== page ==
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/ Source: TODAY
By Erin Clements

When former child actress Lisa Jakub auditioned for "Mrs. Doubtfire," the bond with her onscreen family was immediate.

"I felt like I met my siblings for the first time," she told TODAY during an interview in honor of the film's 25th anniversary this fall. "I'm an only child, and so I was so excited to have siblings, even if they were fake siblings. There were several kids there, auditioning for the three children's roles. And they put Matt (Lawrence) and Mara (Wilson) and I together very quickly. And we just felt like family. I feel like that chemistry was very obvious."

Jakub also shared a close relationship with the late Robin Williams, who unforgettably played a divorced dad who poses as a British nanny in order to spend more time with his children.

"I learned so much from Robin," she said. "I learned how to be in the moment. One of the things that made Robin so brilliant at what he did was as an actor, as a performer, he was present. He was reacting to what was going on around him. And I think that that's a really valuable thing, just to learn about life; to be in that moment so you can really experience it and react in an authentic way."

Courtesy Everett Collection

Williams' willingness to share his own struggles made a profound impact on the young actress.

"Something that Robin taught me that was really, really important is that he was very open with me about his issues with addiction and depression," Jakub said. "And I really appreciated that. I was 14 at the time that we shot 'Mrs. Doubtfire,' and I think he thought that was, you know, a prime time to really be open with me and honest. And I have dealt with depression, and I have anxiety, and the fact that he was that open, that honest, that willing to talk to me about it was something that was really special."

She added, "It has inspired me in my struggles to not be ashamed of those things, to talk openly about them. And I really feel like that's a way that we can change the stigma around mental health and really help people and make a difference. And so I will always be very grateful to him for that."

As a testament to the late actor's comic genius, Jakub revealed that it took her and co-star Matthew Lawrence a moment to recognize Williams the first time they saw him dressed as Mrs. Doubtfire.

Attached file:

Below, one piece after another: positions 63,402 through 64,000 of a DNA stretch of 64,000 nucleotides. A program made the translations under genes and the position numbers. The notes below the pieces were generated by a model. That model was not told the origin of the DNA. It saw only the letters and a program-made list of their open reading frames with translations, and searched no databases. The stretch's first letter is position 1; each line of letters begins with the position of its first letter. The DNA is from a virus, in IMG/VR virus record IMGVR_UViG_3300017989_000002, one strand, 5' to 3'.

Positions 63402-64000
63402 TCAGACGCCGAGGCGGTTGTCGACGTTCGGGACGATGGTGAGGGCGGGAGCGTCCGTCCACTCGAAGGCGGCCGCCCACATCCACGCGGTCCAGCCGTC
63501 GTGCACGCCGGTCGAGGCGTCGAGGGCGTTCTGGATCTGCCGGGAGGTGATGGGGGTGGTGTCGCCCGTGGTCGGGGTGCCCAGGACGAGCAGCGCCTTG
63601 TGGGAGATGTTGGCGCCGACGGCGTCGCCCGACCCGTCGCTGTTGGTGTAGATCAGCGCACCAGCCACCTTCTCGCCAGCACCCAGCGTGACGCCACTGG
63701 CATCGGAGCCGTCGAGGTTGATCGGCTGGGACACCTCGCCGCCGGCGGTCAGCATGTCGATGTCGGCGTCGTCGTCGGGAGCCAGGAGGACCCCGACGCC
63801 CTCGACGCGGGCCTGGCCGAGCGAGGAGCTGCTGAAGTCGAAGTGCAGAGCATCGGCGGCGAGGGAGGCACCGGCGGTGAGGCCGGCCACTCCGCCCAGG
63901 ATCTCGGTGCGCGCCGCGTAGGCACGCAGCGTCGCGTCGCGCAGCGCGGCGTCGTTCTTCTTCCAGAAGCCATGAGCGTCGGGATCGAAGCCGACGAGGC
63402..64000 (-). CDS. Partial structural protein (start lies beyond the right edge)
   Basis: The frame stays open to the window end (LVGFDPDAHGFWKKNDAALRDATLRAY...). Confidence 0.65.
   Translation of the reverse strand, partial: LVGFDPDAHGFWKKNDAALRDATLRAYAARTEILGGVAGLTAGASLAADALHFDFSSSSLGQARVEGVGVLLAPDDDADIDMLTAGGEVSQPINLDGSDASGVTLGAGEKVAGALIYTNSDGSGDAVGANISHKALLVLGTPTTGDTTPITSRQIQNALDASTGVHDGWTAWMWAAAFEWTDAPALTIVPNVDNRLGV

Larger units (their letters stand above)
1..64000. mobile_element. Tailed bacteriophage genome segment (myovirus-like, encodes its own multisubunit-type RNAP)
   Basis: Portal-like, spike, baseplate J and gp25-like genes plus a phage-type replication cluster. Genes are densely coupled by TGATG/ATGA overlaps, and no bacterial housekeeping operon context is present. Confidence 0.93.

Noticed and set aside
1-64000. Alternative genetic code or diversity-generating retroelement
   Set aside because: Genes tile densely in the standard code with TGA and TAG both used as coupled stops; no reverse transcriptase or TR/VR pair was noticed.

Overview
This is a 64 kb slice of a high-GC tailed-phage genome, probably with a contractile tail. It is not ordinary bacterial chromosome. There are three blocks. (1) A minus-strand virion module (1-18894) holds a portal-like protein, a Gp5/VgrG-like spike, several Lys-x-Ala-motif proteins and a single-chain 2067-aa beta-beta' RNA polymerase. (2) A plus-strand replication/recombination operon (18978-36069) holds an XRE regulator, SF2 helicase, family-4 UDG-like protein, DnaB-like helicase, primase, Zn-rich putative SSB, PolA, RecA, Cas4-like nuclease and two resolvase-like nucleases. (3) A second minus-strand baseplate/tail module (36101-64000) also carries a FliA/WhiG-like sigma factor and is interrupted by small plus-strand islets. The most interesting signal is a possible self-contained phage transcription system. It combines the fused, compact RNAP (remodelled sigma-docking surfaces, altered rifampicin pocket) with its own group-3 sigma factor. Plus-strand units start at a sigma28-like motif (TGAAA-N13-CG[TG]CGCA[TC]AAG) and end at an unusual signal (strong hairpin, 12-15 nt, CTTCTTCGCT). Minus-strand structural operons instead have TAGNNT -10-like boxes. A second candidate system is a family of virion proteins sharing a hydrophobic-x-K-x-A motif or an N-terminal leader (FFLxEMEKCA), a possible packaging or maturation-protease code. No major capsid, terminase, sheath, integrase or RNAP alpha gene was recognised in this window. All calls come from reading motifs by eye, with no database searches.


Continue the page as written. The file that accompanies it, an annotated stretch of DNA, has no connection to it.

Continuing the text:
Courtesy Everett Collection

"(Director) Chris Columbus, when we were doing rehearsals for the movie, introduced us to his 'mother,'" she recalled. "And it was actually Mrs. Doubtfire. So, Matt and I had already had the experience of thinking that Mrs. Doubtfire was just sort of this older woman that we were just chatting with, and then realizing that it was Robin."

Jakub also has warm memories of Sally Field, who played her mother in the movie.

"She was a mom to all of us," she said. "She is such a sweet and caring person. She would always come by our trailers and drop off books and games and ask how we were doing and make sure that everything was good. It can be really hard being a kid on set. You're balancing schoolwork and being a professional actor. And Sally just was constantly making sure that as kids, we were OK."

Alamy Stock Photo

Fans of the movie tell Jakub how the Hillard family's story resonated with them to this day.

"I think the divorce aspect of 'Mrs. Doubtfire' was so important," she said. "I think it was monumental that the parents did not get back together at the end. I was 14 when we filmed 'Mrs. Doubtfire.' I'm about to turn 40, and I still have people who come up to me and hug me and cry and want to talk about their parents' divorce and how the film helped them to know that it was OK, that it was going to be OK. That families look different, but that doesn't mean that they're less of a family."

She added, "I think that that message of love and compassion and acceptance is really important. And I think that touches people."

Lisa Jakub is retired from acting and is now an author. You can find more from her at RealLisaJakub.com. Her books include "Not Just Me: Anxiety, depression, and learning to embrace your weird," "You Look Like That Girl: A child actor stops pretending and finally grows up" and "(Don't) Call Me Crazy: 33 Voices Start the Conversation about Mental Health."